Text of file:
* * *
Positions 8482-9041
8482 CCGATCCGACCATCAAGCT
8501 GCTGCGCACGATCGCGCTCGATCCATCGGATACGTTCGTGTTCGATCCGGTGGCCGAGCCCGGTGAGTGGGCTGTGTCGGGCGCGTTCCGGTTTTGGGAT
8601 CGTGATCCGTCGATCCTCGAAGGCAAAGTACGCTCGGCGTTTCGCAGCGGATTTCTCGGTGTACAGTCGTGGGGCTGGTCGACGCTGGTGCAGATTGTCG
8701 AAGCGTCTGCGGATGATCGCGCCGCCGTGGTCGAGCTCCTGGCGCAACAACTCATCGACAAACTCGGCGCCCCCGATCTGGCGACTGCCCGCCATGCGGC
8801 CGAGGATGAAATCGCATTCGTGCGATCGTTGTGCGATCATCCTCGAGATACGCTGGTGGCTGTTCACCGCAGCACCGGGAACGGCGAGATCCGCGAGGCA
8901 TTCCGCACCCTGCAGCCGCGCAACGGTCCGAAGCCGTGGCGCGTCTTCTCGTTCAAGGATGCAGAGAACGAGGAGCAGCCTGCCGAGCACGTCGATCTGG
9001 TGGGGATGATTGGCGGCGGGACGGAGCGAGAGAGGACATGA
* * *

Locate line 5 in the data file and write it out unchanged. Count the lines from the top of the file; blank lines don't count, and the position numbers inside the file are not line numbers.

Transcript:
8701 AAGCGTCTGCGGATGATCGCGCCGCCGTGGTCGAGCTCCTGGCGCAACAACTCATCGACAAACTCGGCGCCCCCGATCTGGCGACTGCCCGCCATGCGGC